Grieving Infertility Before Adoption

Recently, I have read in a couple of blogs and a book, about how important it is to grieve the loss of your biological child before adopting. While reading them, I thought, that doesn’t apply to me. I felt it applied to those women who, unfortunately, had suffered a miscarriage. They needed to grieve the child they had carried inside of them, yet never met. Not me. I have never been pregnant. Not even close. As I was reading, I thought it was something every woman who had miscarried should think about before adopting.

A few days, or maybe a week, after reading about grieving the loss of your biological child, I realized that I did, indeed, grieve.  I actually grieved for years, and sometimes I still grieve. However, I do not believe my grieving is over the biological child that never was. Of course, it would have been neat to see what features my husband and I would’ve passed onto children, but to me, motherhood wasn’t about that. I just wanted to be a Mommy, no matter what my child looked like. I always felt like that. Even as a teenager, I had planned on adopting one day.

Where does my grieving come from? My grief comes from never experiencing pregnancy. Never experiencing a life growing inside of me. Never seeing a baby on the sonogram monitor. Never being able to give life to my children. That is what I grieved. I wanted to be able to have the option to “just get pregnant” if I wanted another child. I thought the pain of never being pregnant would dissipate once my daughter was born. It didn’t—not even a little bit. I avoided pregnant women like the plague. I don’t even think I realized I was grieving. I was jealous of what came so easily to others, and confused as to why it couldn’t happen for me. I felt guilty too, because I was so grateful for my daughter and I wouldn’t have her in my life if I had become pregnant.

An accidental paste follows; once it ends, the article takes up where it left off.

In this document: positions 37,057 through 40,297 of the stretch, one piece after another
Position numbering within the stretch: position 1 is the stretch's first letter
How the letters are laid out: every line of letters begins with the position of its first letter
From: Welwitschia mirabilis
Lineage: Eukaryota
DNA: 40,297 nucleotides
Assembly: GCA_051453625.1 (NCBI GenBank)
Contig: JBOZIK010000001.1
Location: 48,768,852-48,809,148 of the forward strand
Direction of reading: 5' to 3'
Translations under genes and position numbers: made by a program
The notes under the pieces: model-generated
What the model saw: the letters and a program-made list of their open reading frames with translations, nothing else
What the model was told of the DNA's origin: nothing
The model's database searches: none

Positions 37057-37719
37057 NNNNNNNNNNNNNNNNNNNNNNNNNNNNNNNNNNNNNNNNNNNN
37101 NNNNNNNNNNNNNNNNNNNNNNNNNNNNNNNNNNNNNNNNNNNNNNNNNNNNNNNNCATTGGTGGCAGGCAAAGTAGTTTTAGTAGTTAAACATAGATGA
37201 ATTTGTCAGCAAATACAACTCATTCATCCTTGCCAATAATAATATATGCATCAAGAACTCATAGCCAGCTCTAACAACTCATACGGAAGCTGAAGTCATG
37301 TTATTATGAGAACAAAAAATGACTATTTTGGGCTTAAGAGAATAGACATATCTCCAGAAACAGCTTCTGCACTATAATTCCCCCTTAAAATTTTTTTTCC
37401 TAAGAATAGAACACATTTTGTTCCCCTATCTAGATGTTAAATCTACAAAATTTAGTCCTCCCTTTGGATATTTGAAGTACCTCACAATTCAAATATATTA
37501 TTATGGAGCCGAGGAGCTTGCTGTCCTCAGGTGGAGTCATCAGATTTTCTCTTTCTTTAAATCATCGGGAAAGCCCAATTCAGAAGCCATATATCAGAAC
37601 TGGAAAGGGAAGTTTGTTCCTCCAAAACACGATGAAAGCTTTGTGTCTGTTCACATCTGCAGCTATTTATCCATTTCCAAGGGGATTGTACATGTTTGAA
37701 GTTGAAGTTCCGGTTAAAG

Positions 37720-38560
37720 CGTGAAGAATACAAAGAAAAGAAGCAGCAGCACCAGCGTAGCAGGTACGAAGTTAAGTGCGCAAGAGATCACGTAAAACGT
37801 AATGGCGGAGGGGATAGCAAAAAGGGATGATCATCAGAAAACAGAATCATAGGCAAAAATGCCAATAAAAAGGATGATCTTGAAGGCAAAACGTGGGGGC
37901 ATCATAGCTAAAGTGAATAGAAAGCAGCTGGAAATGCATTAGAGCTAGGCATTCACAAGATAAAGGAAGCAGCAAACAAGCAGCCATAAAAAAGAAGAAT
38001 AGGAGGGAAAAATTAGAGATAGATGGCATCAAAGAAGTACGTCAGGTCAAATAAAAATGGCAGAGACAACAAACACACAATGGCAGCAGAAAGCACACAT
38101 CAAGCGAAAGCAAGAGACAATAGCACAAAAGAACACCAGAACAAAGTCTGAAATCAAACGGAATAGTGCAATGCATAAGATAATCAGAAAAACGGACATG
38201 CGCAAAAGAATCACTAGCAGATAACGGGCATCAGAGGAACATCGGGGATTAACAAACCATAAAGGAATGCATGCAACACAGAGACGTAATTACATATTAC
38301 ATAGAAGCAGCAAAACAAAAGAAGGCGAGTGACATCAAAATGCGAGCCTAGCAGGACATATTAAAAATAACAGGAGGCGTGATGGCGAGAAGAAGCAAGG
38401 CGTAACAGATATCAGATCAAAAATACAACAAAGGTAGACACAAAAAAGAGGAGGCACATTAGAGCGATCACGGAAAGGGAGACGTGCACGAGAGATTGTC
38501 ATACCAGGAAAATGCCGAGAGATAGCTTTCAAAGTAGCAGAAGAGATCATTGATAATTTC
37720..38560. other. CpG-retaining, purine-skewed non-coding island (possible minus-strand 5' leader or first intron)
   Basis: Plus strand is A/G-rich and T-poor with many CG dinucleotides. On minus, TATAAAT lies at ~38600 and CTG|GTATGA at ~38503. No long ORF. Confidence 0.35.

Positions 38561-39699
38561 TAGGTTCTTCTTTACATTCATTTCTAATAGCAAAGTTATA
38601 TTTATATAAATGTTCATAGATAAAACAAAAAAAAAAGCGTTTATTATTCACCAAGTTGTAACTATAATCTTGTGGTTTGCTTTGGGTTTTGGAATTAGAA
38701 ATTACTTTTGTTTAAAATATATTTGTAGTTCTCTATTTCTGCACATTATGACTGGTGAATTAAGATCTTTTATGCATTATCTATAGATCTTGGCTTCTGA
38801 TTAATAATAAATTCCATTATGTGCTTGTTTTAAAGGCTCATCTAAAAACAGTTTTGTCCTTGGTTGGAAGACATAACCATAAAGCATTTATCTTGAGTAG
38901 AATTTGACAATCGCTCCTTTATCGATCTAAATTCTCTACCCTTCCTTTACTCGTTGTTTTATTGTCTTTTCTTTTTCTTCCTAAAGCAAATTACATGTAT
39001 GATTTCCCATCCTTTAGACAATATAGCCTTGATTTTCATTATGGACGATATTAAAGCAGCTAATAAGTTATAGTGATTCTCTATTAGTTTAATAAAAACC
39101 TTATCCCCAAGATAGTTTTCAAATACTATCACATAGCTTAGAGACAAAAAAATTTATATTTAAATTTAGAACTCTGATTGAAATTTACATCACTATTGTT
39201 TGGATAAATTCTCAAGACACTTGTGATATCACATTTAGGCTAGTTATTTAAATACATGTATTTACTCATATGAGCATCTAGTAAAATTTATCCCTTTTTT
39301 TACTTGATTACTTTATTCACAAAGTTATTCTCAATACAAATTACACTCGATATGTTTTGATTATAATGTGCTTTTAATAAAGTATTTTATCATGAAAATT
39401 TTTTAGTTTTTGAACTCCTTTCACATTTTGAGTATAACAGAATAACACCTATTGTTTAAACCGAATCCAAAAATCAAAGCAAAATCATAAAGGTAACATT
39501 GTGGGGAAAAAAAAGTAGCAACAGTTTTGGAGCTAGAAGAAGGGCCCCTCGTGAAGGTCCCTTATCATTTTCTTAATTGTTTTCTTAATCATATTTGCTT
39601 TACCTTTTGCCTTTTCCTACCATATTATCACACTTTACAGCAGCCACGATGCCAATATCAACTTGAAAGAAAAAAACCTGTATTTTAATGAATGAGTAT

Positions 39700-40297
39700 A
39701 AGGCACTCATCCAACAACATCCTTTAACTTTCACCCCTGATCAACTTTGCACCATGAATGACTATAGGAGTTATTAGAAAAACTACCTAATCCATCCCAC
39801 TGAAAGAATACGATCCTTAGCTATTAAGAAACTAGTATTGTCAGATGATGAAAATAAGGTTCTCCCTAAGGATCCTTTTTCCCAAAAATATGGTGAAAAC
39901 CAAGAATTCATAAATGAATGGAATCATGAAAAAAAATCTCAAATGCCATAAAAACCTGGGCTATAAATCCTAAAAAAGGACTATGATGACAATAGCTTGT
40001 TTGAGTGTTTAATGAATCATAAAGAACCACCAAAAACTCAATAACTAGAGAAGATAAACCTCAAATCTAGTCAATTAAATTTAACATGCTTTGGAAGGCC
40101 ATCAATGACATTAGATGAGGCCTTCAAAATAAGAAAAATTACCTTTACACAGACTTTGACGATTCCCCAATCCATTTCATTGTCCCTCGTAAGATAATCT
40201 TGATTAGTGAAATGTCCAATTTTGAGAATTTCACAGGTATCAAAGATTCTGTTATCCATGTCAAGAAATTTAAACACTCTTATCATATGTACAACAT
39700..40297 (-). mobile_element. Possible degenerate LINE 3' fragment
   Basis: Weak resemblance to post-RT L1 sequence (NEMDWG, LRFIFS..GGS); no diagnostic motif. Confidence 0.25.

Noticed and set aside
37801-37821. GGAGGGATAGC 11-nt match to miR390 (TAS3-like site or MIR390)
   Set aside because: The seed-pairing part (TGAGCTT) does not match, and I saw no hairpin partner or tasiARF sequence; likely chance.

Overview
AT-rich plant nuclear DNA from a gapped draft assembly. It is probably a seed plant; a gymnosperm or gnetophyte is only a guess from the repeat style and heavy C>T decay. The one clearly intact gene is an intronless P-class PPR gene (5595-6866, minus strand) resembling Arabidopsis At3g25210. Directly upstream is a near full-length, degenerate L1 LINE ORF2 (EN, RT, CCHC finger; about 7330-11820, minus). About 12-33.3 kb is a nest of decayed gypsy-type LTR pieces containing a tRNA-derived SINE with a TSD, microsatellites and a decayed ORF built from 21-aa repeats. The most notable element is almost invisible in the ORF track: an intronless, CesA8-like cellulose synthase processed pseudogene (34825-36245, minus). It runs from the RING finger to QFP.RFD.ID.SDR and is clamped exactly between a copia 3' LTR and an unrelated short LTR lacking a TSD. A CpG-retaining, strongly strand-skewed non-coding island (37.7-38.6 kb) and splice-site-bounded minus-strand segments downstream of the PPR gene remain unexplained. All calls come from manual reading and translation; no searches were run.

It was a hard place to be. I realize now, the articles about grieving the loss of your biological child would have been something good to read before adopting to eliminate years of anger, confusion, frustration, and jealousy. I haven’t grieved never having a child that looks like me; I didn’t need to, but some people really do. They need to wrap their heads around the fact that their children will never resemble them or share family traits.  For me, I needed to grieve never experiencing pregnancy and never being able to give my kids the gift their birth mothers could—LIFE.

No matter what place you are with your adoption, please know, it is okay to grieve. You might save yourself a little grief (pun intended) if you deal with it before you adopt your precious child. I didn’t, and it worked out for me in the end, but some things would have been a lot easier if I had. Take the time you need to grieve.  We all need to do that sometimes. Even when we think we don’t.

What are your thoughts about grieving the losses of infertility? How has it affected your adoption experience?  Share your feelings in the comments below.